PhotoTraditional ways to lower your home's energy use include adding insulation, weatherstripping, caulk and wearing a sweater in the winter. A new “smart” product, Curb, is trying to make all that more efficient, along with your energy usage.

Curb is a small gadget that is hardwired into your home's breaker box. Once activated, it monitors everything that's plugged into your home's electric outlets.

The device's sensors look for the electrical signatures of each appliance or device that is drawing power, monitoring in real time how much energy they are using. It alerts you to make adjustments if it finds a device is using more energy than it should.


First, it's up to you to decide how much you want to spend on your electric bill. Curb will keep you in the loop, sending reminders when you begin to get close to your projected budget, allowing you to make adjustments as needed.

The device will make recommendations as it learns about your home and its energy requirements. It might suggest energy upgrades, product swaps and changes in behavior – yes, like wearing a sweater in the winter – to help lower your bill.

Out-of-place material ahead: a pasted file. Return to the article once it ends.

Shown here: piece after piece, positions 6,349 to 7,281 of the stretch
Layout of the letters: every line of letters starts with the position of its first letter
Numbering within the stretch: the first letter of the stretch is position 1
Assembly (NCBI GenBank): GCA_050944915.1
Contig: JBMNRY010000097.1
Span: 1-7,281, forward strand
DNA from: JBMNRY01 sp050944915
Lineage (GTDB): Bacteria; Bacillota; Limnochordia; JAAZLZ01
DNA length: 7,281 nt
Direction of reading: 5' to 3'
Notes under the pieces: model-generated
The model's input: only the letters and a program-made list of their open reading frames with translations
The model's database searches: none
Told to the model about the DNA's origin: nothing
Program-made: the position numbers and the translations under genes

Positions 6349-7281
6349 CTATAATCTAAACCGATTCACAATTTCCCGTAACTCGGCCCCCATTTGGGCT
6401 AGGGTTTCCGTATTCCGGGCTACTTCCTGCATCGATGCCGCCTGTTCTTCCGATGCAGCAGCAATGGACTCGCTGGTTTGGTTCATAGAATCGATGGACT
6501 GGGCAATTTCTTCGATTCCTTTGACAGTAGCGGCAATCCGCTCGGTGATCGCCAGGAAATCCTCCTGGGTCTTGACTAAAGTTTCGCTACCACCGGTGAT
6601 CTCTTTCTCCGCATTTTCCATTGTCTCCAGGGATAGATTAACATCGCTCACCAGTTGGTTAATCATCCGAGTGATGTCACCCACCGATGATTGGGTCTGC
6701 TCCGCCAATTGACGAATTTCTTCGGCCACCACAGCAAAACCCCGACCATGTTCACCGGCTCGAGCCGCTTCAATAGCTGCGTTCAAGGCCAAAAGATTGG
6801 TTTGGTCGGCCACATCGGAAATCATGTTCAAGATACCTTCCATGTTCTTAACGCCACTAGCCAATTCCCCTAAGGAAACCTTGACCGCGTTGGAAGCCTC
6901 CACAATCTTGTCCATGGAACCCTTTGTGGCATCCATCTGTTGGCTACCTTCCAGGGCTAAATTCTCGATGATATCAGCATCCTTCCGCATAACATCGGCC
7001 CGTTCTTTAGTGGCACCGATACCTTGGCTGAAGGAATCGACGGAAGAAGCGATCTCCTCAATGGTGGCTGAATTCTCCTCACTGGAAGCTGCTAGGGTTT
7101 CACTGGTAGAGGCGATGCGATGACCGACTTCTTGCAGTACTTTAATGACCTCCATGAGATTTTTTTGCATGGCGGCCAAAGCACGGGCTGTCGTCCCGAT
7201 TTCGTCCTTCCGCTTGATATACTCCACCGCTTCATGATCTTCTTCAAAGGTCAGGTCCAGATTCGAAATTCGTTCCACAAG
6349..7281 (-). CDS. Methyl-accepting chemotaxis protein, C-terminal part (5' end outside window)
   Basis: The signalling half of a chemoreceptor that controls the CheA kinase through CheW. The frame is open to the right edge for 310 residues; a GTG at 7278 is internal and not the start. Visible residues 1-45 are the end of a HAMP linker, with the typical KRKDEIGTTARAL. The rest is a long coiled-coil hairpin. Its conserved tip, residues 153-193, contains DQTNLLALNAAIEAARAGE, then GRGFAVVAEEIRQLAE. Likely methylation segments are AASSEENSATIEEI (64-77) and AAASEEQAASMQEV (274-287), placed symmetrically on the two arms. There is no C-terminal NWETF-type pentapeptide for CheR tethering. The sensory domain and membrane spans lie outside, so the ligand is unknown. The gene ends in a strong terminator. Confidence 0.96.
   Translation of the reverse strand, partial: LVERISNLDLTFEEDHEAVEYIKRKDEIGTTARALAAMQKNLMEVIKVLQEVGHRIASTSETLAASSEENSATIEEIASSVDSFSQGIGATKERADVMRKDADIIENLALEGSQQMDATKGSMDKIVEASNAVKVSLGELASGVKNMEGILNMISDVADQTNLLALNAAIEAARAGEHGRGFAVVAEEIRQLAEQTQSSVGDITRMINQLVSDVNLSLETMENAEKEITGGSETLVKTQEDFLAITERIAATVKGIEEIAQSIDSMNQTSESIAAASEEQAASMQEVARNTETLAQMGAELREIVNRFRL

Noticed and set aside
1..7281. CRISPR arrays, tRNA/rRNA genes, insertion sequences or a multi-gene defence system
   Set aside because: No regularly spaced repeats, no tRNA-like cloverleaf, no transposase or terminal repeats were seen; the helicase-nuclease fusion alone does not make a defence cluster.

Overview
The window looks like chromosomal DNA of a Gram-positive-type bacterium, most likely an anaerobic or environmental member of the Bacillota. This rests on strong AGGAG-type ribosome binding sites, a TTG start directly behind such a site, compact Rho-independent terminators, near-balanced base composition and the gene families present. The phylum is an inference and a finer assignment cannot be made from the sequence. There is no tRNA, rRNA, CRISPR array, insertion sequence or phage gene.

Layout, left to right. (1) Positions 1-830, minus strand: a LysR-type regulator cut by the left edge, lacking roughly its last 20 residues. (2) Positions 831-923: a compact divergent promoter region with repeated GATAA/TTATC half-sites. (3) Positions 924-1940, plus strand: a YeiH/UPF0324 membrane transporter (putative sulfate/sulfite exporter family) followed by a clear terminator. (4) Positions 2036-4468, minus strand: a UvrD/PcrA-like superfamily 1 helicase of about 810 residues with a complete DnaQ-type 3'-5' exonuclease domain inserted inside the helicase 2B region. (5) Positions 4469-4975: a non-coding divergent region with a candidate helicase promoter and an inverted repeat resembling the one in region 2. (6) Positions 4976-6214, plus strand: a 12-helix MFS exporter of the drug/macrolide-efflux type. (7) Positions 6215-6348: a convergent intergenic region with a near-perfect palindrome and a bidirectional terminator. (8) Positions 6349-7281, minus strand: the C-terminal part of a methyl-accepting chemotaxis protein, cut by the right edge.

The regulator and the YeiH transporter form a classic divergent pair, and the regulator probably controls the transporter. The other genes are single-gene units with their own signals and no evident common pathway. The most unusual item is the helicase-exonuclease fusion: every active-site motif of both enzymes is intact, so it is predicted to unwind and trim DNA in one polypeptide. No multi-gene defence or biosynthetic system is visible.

A smartphone app allows you to control your home's other smart devices remotely. The app's radial dial is green when you're saving energy but changes to red when your home is wasting it. A bar graph gives you a live breakdown of the things in your home that are using electricity.

Turn the oven off

Curb will also watch for unusual energy usage and even unsafe conditions. For example, if you leave the oven on Curb will remind you to turn it off.

The base model sells for $249 but for most houses, a system will run $349 to $649.

Electricity is a significant part of the cost of living and can have serious budgetary impact in summer and winter. But costs vary around the country.

According to the Energy Information Administration, the cost of electricity is highest in the New England states, where it average 20.83 center per kilowatt house in March 2015. In contract, it averaged between 10.45 and 11.46 cents per kilowatt hour in the southeast.

How the electricity is generated will also influence the price. Coal is the cheapest source of electricity but has faced stiff regulatory pressure, prompting many utility to abandon it. Renewable sources, favored by regulators, are the most expensive.

As we reported in March, U.S. utilities are adding 20 gigawatts (GW) of electricity production this year, largely made up of more expensive renewable sources. At the same time, the industry is expected to take 13 GW of coal-produced electricity off line this year.

That suggests electric bills will keep going up, and a smart device to make them go up less just might be a good investment.

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